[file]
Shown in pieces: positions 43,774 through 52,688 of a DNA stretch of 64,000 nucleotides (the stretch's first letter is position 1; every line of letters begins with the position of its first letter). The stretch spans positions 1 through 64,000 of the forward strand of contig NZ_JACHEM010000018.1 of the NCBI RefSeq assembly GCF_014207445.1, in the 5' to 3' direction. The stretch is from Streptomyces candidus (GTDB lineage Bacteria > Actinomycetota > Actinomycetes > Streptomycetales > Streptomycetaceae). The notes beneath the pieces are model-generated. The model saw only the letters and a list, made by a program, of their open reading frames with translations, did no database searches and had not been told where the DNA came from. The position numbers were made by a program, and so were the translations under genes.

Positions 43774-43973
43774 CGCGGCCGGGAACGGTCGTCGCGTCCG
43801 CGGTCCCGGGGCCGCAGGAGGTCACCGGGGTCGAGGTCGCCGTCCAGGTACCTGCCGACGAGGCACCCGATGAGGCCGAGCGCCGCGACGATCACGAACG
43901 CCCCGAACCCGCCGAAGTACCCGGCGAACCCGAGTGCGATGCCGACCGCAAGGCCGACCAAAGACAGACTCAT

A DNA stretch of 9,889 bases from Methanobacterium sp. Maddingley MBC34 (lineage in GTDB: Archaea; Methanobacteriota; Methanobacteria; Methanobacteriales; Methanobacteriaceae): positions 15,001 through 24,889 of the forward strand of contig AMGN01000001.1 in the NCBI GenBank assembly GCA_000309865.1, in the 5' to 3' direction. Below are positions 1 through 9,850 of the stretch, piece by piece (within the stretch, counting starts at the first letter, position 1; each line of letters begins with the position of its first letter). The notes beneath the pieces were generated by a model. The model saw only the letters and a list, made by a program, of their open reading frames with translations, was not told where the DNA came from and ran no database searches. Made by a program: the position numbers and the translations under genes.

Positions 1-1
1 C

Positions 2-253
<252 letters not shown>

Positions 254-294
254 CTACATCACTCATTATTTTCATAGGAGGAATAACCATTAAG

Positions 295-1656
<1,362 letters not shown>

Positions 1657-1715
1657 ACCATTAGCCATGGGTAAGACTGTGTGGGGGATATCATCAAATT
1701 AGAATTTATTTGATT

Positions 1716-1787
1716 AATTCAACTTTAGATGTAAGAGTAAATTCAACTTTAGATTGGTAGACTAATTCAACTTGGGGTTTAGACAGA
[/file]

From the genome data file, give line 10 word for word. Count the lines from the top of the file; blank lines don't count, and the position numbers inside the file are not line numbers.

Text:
<252 letters not shown>